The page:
Reversing cost of harnessing the mighty Volga
The mighty Volga runs deep through the Russian soul. It has provided inspiration for songs and poems and is the country’s main north-south artery.
Decades ago human ingenuity connected it to the Don River to the west.
“For centuries people dreamt of connecting the two rivers,” says Aleksandr Naumov, a head of Canal Shipping. “Now this canal essentially joins distant seas together.”
The Volga-Don canal is an engineering marvel. Within a day a vessel can pass the canal’s 13 locks. Ten million tons of shipping does so every year.
There is another concrete giant on its banks – the largest hydroelectric plant in Europe, finished 50 years ago.
It powers the local city of Volgograd and sends lots more electricity to Moscow, all thanks to the river.
The hydroelectric plant is a potent example of how much the Volga can provide. But harnessing the river like this is not without its cost.
Fishermen have been watching fish stocks for years. They see the slow damage the damming of the river has done, especially to Russia’s prized Sturgeon, the source of caviar.
“The hydroelectric plant has done significant damage because it’s stopped fish swimming upriver to their spawning grounds,” complains fisherman Aleksandr Zemtsov. “They turn back and start swimming downstream. Now we don’t know where they are”.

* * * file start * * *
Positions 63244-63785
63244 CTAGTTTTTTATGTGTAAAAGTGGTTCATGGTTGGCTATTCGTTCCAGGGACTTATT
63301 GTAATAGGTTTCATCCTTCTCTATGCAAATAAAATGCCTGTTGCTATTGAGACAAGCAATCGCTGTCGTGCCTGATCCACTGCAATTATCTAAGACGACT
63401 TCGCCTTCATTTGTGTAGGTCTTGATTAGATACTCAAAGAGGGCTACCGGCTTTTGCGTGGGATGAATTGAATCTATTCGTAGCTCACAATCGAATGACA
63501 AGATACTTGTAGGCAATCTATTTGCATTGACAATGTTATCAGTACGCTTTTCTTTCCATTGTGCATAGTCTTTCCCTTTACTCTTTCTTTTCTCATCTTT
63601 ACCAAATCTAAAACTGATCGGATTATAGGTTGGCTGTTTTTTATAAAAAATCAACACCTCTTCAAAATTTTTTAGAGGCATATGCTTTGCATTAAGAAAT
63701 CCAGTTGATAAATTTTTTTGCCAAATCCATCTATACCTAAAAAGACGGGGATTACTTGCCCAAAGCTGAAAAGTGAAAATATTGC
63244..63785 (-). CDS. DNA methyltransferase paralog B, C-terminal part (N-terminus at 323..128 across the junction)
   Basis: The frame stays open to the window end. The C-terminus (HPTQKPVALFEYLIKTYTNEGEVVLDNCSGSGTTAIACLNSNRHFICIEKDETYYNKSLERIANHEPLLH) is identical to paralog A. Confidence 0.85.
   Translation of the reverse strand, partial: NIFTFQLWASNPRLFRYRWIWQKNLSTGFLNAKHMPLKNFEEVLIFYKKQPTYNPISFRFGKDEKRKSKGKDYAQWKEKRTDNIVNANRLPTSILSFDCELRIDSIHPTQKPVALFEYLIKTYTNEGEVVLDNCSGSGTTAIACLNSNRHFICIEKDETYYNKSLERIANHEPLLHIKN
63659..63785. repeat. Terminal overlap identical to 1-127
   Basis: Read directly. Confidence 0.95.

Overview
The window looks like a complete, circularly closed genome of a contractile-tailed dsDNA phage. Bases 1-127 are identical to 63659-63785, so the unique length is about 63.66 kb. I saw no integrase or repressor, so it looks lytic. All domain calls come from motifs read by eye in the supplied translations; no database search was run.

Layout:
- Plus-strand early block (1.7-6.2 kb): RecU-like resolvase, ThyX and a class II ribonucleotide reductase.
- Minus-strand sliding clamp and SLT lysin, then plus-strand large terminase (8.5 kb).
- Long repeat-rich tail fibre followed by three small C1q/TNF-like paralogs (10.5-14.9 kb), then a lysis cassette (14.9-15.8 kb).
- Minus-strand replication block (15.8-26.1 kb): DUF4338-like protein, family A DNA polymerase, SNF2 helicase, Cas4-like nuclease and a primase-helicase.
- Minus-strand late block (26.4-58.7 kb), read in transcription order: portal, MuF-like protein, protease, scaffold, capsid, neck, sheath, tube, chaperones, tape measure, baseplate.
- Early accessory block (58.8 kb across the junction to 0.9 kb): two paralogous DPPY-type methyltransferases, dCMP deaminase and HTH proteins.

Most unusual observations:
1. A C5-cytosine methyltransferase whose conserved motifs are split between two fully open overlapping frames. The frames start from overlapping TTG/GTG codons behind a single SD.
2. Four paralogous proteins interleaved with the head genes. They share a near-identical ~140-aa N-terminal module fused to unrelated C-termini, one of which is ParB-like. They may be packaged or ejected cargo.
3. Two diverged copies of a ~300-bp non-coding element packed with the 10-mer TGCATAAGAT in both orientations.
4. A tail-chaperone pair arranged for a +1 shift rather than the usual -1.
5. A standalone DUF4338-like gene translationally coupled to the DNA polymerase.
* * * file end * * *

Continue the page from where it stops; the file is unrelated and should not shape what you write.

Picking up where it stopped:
Within a year, all the houses around the plant will have gone, fallen into the river. Depending on how many of the hydroelectric plant’s turbines are on, the water level can change suddenly and dramatically – too suddenly for the banks to absorb.
It plays havoc with the canal too.
“We can only let through ships we have enough water for,” says Aleksandr Naumov, a Head of Canal Shipping. “Last year the water level dropped because of the hydroelectric plant and it caused big problems. We could only let through smaller ships or half loaded ones.”
Control of the river flow by the plant has made building on the Volga’s flood plain more attractive.
Serious floods are less likely, but the water that is put into drains is taken away from the fish that need it.
“When people start building on the flood plain the places where the fish spawned don’t flood anymore,” says ecologist Natalya Loponsova . “Most of the spawning grounds are now gone.”
Now, at last, the voice of the Volga’s ecology might start being heard.
After 50 years of damage, the plant may change its regime to release water for the river’s benefit, not just its own.
“For the first time in 50 years the rules will contain a point on maintaining biodiversity in the river,” continues Loponsova. “We still have a chance to bring the Volga back to life.”
Meaning that the mighty Volga is treated with the respect it deserves.